Book - 2017
Ignatz Award winner Tillie Walden's powerful graphic memoir captures what it's like to come of age, come out, and come to terms with leaving behind everything you used to know. It was the same every morning. Wake up, grab the ice skates, and head to the rink while the world was still dark. Weekends were spent in glitter and tights at competitions. Perform. Smile. And do it again. She was good. She won. And she hated it. For ten years, figure skating was Tillie Walden's life. She w...oke before dawn for morning lessons, went straight to group practice after school, and spent weekends competing at ice rinks across the state. Skating was a central piece of her identity, her safe haven from the stress of school, bullies, and family. But as she switched schools, got into art, and fell in love with her first girlfriend, she began to question how the close-minded world of figure skating fit in with the rest of her life, and whether all the work was worth it given the reality: that she, and her friends on the team, were nowhere close to Olympic hopefuls. The more Tillie thought about it, the more Tillie realized she'd outgrown her passion--and she finally needed to find her own voice.
- Graphic novels
New York :
- First edition
- Item Description
- Chiefly illustrations.
- Physical Description
- 395 pages : chiefly illustrations (some color) ; 23 cm
- Main Author
*Starred Review* Award-winning Walden's first book-length work traces her childhood spent in the competitive figure-skating world, and although most of her memoir happens in skating rinks or at competitions, that element ultimately becomes the backdrop for a deeper story about her coming out and coming-of-age. In delicate, evocative artwork, rendered exclusively in purple with yellow highlights, Walden relates the struggles of moving to a new city in middle school, dealing with a particularly cruel bully, feeling scared to be open about her homosexuality, and so on, all while gradually becoming disillusioned with skating. She uses negative space to great effect, elegantly depicting her loneliness and isolation while simultaneously emphasizing how deeply she feels unable to speak up for herself. Subtle hints of her burgeoning interest in art, depicted in small, fine-lined doodles encroaching on the edges of panels and pages, are a tantalizing glimpse into what readers know she'll become. All these feelings play out compellingly on the ice, and chapter-heading descriptions of skating moves seem to hint at Walden's larger emotional development. The overall effect is quiet and lyrical—there aren't many huge epiphanies, and conflicts disappear rather quickly—but Walden's cumulative growth and courage to speak up for what she actually wants are unmistakable and deeply satisfying. A stirring, gorgeously illustrated story of finding the strength to follow one's own path. Copyright 2017 Booklist Reviews.Review by Publishers Weekly Reviews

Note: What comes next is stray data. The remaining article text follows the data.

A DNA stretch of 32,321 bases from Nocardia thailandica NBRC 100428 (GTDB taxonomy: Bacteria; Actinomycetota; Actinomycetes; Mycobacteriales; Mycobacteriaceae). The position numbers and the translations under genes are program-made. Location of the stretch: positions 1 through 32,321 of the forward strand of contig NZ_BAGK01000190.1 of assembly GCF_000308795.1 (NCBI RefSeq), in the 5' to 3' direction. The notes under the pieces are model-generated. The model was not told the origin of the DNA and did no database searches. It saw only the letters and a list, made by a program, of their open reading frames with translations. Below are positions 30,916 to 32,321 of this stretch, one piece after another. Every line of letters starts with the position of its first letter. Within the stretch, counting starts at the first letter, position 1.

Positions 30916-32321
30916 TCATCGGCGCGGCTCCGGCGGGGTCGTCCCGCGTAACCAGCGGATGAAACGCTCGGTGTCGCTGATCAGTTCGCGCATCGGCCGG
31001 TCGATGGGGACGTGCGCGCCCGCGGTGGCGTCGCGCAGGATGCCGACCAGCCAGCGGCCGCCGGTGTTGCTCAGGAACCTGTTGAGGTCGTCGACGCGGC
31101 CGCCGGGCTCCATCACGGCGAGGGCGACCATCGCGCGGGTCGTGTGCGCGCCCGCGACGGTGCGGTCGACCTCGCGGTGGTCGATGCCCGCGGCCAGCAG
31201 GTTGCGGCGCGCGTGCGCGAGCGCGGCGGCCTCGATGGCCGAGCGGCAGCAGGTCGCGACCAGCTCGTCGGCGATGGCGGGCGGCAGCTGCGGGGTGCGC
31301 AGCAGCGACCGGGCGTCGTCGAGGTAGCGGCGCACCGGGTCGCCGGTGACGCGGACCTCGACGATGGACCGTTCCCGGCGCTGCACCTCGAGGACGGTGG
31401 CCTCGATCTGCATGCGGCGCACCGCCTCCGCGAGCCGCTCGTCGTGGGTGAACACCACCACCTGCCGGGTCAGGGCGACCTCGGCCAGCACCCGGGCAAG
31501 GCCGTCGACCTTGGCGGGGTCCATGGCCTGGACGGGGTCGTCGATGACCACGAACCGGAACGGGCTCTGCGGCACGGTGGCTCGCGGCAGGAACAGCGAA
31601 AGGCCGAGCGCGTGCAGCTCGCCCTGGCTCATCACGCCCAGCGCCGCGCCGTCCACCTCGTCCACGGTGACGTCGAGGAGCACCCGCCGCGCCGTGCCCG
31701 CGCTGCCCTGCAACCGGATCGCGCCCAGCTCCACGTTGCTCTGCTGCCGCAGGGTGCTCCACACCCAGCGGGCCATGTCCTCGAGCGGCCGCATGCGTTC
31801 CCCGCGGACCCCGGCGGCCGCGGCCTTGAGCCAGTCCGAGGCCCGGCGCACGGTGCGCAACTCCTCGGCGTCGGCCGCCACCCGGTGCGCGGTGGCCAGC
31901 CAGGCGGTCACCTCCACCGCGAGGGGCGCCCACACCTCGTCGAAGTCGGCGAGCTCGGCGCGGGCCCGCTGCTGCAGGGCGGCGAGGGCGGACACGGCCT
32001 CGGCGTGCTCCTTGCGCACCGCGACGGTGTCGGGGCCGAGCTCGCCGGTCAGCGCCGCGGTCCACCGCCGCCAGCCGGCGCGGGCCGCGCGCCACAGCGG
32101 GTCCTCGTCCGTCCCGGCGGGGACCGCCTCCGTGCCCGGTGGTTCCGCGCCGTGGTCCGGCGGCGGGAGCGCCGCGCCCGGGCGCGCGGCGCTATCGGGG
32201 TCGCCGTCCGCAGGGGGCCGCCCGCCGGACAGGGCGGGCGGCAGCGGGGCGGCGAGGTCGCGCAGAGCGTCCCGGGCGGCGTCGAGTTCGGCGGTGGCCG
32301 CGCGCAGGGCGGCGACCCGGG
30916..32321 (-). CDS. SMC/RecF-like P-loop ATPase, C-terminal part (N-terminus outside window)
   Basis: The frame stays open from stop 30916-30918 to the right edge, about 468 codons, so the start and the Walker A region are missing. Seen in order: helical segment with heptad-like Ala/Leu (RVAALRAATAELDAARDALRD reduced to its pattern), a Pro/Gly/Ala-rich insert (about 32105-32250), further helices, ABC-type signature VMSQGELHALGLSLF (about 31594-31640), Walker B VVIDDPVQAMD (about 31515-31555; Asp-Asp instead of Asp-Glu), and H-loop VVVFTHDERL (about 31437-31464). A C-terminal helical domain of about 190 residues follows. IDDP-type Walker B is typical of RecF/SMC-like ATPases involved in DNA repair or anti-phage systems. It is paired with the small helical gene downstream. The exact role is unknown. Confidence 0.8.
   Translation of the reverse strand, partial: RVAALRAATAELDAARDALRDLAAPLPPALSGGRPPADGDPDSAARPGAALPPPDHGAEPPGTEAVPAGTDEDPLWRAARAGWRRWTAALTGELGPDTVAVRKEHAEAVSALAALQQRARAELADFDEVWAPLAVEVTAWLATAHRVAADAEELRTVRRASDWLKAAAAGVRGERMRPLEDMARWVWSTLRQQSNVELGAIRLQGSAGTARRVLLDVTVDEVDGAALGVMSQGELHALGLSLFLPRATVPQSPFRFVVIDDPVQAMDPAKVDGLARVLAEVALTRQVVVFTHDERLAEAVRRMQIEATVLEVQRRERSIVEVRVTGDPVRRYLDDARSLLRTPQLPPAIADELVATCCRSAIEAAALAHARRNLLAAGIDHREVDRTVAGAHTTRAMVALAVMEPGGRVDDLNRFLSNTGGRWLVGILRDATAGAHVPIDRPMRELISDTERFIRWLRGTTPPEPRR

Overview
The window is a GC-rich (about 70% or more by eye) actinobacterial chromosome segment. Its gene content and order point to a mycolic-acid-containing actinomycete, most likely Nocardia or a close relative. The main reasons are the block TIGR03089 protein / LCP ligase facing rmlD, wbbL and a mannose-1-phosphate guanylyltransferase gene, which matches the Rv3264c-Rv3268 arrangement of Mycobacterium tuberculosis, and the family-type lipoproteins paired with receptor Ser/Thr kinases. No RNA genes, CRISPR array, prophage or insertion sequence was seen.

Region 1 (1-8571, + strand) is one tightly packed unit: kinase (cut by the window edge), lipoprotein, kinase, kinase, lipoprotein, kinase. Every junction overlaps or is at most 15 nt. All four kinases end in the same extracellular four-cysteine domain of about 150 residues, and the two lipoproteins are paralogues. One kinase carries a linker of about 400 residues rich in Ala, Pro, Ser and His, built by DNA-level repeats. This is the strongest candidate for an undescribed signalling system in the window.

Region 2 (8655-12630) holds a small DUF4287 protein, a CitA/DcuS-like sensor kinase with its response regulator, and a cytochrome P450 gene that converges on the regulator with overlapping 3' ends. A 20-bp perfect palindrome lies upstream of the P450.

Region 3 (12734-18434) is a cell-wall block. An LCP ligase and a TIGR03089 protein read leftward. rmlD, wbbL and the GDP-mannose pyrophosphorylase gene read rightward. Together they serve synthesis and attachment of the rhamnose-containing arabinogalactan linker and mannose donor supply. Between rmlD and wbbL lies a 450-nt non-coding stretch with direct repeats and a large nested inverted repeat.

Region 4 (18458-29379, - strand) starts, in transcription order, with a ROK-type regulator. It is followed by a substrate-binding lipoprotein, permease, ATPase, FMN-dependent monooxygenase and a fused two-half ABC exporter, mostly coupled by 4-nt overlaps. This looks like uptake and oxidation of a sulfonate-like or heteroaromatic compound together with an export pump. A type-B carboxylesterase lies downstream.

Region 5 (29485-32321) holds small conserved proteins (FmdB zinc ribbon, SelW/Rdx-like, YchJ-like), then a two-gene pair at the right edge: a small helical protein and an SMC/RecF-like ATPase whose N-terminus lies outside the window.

In an elegant, contemplative, and somber graphic memoir, Walden (The End of Summer) immerses readers in an adolescence dominated by competitive figure skating. The story stretches over several years, during which time Walden vacillates between embracing the routine of early morning practices and the rush of competition, and a near-constant feeling of otherness, due in large part to her attraction to girls, which she hides from her family and peers. "It wasn't the thrill or freedom I felt that I remember," she notes after making a romantic connection with a friend. "It was the fear." Chapters open with illustrations of spins and jumps, the movements delicately mapped, paired with commentary that, at times, gives insight into Walden's personal life; of the frustrating axel, she writes, "As I would turn to go into it I would wish and hope with everything I had that this time it would work." A palette of deep purple, splashed with yellow, underscores the loneliness that permeates Walden's story, and her careful attention to facial expressions and body language makes readers intimately aware of what she is feeling. A haunting and resonant coming-of-age story. Ages 14–up. Agent: Seth Fishman, Gernert Company. (Sept.) Copyright 2017 Publisher Weekly.Review by School Library Journal Reviews